SCIWORA syndrome stands for spinal cord injury without radiographic abnormality. Spinal cord injury without radiographic abnormality or SCIWORA is an injury in the cervical [most common] or thoracic spine, in the absence of identifiable bony or ligamentous injury on radiographs or computed tomography. That means there is an injury to the cervical spine, but the X-rays and/or are essentially normal. It affects children more commonly than adults due to the elasticity of the tissues and a more tenuous spinal cord blood supply. Few cases have been reported in adults too.
This disorder was defined by Pang and Wilberger in 1982.
The incidence of SCIWORA is estimated to be around 20%. These injuries account for about 60% of severe cervical injuries in children < 8 years of age. In the younger patients, upper cervical injuries are more common and they are more likely to have severe neurological injuries.
SCIWORA was first defined in a series of children of acute traumatic myelopathy in the absence of spinal column findings on x-rays, and/or CT.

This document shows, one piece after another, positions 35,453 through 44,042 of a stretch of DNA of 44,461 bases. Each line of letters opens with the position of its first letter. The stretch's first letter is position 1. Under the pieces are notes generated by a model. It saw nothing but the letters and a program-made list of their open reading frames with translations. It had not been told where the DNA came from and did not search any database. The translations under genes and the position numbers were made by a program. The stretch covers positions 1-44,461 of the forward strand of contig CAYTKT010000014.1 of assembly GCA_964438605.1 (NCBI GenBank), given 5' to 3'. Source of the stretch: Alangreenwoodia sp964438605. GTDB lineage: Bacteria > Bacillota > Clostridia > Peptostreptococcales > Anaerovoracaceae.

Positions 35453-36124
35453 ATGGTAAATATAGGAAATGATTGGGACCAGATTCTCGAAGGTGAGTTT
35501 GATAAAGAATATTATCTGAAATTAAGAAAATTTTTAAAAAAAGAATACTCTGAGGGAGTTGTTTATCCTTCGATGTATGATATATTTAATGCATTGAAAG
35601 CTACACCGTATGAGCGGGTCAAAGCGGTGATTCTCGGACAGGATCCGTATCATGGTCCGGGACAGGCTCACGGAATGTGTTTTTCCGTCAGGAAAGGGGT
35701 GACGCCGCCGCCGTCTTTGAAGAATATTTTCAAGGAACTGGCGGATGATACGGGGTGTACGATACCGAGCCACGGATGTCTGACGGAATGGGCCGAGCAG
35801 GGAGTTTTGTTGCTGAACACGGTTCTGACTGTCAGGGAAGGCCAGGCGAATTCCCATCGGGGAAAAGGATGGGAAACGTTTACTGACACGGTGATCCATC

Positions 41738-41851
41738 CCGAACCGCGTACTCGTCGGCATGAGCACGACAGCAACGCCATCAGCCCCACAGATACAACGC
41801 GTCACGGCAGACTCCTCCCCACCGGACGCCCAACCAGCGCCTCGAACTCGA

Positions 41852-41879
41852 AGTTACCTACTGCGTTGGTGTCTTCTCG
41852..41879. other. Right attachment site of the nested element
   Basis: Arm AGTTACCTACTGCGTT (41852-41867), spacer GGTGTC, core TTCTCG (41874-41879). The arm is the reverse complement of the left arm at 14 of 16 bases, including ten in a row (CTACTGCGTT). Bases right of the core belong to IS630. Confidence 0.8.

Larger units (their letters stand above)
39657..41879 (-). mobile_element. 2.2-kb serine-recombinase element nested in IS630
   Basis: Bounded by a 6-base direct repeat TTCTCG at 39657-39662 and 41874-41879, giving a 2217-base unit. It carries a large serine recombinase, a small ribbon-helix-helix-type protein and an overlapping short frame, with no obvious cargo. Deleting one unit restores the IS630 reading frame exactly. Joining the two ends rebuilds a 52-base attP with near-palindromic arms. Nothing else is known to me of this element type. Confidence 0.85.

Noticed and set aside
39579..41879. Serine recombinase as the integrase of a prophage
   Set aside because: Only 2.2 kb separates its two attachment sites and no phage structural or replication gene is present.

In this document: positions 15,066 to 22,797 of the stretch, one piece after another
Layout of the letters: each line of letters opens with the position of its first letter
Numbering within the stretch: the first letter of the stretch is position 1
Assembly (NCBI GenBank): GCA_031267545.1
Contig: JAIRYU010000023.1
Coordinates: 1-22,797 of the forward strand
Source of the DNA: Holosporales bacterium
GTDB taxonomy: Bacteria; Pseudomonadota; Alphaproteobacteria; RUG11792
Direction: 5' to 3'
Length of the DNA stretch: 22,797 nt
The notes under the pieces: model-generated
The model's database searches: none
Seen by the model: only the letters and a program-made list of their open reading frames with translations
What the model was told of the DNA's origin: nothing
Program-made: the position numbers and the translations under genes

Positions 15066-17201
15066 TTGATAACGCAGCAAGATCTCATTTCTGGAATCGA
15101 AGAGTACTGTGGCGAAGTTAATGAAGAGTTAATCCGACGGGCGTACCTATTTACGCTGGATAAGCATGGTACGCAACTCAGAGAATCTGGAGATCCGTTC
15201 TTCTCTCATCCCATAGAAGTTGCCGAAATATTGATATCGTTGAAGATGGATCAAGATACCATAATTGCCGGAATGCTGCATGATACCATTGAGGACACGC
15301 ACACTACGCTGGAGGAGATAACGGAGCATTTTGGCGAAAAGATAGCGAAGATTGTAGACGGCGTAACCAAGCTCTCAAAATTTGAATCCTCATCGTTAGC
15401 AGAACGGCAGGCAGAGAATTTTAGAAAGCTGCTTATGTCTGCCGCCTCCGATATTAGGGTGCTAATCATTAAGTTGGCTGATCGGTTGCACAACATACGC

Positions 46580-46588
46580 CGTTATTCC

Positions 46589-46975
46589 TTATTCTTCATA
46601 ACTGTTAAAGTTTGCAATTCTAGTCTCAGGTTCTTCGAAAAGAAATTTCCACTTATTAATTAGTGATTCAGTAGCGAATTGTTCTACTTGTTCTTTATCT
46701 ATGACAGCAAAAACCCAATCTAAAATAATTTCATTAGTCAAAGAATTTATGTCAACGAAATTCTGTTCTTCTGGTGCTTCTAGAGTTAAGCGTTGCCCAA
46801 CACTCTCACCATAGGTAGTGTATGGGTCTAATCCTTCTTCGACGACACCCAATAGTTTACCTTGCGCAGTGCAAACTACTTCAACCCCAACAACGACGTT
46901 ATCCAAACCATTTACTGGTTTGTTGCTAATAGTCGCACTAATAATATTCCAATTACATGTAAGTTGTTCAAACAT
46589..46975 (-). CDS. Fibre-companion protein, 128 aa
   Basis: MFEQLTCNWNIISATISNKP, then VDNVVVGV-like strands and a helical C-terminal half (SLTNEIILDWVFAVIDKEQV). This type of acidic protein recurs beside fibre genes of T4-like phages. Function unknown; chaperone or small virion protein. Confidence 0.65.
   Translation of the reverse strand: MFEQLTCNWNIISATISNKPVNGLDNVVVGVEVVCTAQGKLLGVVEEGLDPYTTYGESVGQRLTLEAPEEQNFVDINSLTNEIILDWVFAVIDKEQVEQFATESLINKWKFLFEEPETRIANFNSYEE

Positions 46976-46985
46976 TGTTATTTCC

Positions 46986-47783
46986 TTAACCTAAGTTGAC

SCIWORA should be suspected in patients subjected to blunt trauma who report early or transient symptoms of neurologic deficit or who have a neural deficit on clinical examination.
With MRI, two-thirds of cases of SCIWORA have been found to have a demonstrable injury to the spinal cord, ligaments, capsules, or muscles, or vertebral body endplate.
Thus, the diagnosis of SCIWORA in real terms is less common now.
Injuries in SCIWORA
Following injuries have been noted in cases of SCIWORA
- Transverse atlantal ligament injury
- Fracture through the cartilaginous end plates (which are not visualized by x-rays), may be among the causes of this injury
- Unrecognized interspinous ligamentous injury
- Adult with acute traumatic disc prolapse
- Hyperextension injury in cervical spondylosis
Imaging in SCIWORA
MRI is able to describe the injury. As noted above, Most of the cases with SCIWORA either have a ligamentous injury, disc prolapse or disc injury, complete spinal cord transection, and spinal cord hemorrhage.
Some patient with SCIWORA may also be normal on MRI.
In children, most SCIWORA injuries are stable lesions, and immobilization for up to 3 months is the recommended care. After that, dynamic cervical x-rays should be done. If these are normal, immobilization should be discontinued. In the case of patients with ligamentous injuries as noted on MRI, the patient needs to be followed with serial dynamic x-rays to detect any instability that may develop after immobilization is discontinued.
Immobilization which aims at prevention of movement and preserving cervical alignment.
Few cases may require traction for the restoration of alignment.
Immobilization is more difficult in the neonates and customized orthoses may be required.
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